If you’re the type of perverse individual that dreams about one day having an old man pointing an accusing finger at you and croaking ‘You're fired!’ then we might be able to steer you to a bit of that. Yes, ‘The Apprentice’ house in Hampstead that homed this year’s candidates is currently up for sale. Only problem is that it costs a cool £17 million, so any budding entrepreneurs will probably need a bit of a leg-up from Lord Sugar first.
If money is no object, then location might be a consideration. You’ll find the modern mansion known as Huxley House designed by Wolff Architects in leafy Hampstead on the (in)famous Bishops Avenue, aka ‘Billionaires Row’. It’s on the books of James Edition estate agents.
For your cash, you’ll get a private pool, a spa, a jacuzzi, eight bedrooms, nine bathrooms, a chandelier-heavy reception hall, plus a handy lift for transporting your little wheelie suitcase around. If you are more of a renter, then £100k would see you through a month of the luxury lifestyle here.
If you are not initiated into ‘The Apprentice’, of which there are 16 series, then you have yet to enjoy the sheer schadenfreude of watching people who are supremely confident enact tasks they claim to be experts in, and fail dismally and poetically week in, week out. Rumour has it that at one time the BBC series actually sought thrusting young capable types to be a business partner for Lord Sugar and get a £250,000 investment, but now, far more entertainingly, ‘The Apprentice’ appears to select total plums. Each series starts with 16 of them who all live in a luxury home together and the show gradually whittles away at their will to live while dissecting their business acumen until just one plum remains.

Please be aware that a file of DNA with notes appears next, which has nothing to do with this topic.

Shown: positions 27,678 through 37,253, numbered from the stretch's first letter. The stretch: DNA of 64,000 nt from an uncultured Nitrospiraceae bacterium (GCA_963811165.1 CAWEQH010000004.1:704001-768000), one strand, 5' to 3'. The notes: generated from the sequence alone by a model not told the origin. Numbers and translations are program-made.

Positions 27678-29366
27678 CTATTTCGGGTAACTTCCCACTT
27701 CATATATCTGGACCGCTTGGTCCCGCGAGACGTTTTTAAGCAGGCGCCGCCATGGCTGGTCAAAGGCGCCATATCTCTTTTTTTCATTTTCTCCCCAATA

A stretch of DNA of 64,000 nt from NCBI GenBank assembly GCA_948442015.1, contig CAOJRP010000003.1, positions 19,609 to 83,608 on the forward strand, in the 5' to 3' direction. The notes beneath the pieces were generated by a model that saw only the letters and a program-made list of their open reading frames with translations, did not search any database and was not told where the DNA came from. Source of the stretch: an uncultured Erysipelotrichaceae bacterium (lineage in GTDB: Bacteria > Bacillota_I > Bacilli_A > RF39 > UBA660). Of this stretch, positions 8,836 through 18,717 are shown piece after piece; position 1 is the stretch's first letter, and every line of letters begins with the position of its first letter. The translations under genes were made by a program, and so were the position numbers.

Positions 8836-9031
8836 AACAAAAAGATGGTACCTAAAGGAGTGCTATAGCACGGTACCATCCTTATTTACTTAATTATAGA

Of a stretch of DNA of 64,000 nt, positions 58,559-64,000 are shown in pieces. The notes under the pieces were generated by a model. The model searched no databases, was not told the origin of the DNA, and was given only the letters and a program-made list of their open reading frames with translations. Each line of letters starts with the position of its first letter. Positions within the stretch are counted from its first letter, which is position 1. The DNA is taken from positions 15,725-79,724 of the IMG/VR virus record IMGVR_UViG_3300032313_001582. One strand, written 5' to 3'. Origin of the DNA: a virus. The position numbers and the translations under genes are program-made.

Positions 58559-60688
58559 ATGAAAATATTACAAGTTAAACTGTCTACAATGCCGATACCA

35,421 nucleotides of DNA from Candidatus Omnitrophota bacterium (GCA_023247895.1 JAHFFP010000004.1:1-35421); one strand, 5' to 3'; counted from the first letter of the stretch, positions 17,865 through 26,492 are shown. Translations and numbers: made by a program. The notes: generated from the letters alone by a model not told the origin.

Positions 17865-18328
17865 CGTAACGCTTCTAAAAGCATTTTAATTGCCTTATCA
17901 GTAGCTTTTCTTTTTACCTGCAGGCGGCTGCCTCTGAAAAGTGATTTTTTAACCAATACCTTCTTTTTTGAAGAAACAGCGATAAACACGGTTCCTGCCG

The house – which changes from series to series but is always enormous and luxury-end – is a key player in all of this. We see the candidates being woken at some unearthly hour to be summoned to Legoland or The Wolseley or somewhere 30 minutes later and then scrabble round in their scanties to get to the mirrors with the hair gel or curling tongs. At the end of the day, the not-at-risk-of-being-fired candidates return to the house and strew themselves over its white leather sofas in athleisurewear speculating which one of the hapless chumps won’t come back.
The 2022 series was compulsive viewing in a slow-car-crash way that elevated it – if ‘elevate’ is the right word for the utter inept chaos that the candidates enacted including designing a cruise ship logo that looked like a turd and a child’s toothbrush that looked like a turd. As a consolation, they did get to stay in the luxury des-res, sharing with back-stabbing roomies overfond of hairspray and/or Davidoff Cool Water.
Our prediction for the future of Huxley House? We’d like to see it taken over as the new showroom for 2019’s much-loved London-based candidate Thomas Skinner’s ever-expanding bed empire. A sign saying ‘Skinner’s Pillahs’ on the frontage might liven the local stiffs up no end.
Hotels more your thing? Sleep in the boutique one where the Rolling Stones once recorded.
Surprise surprise, London house prices are at their highest ever.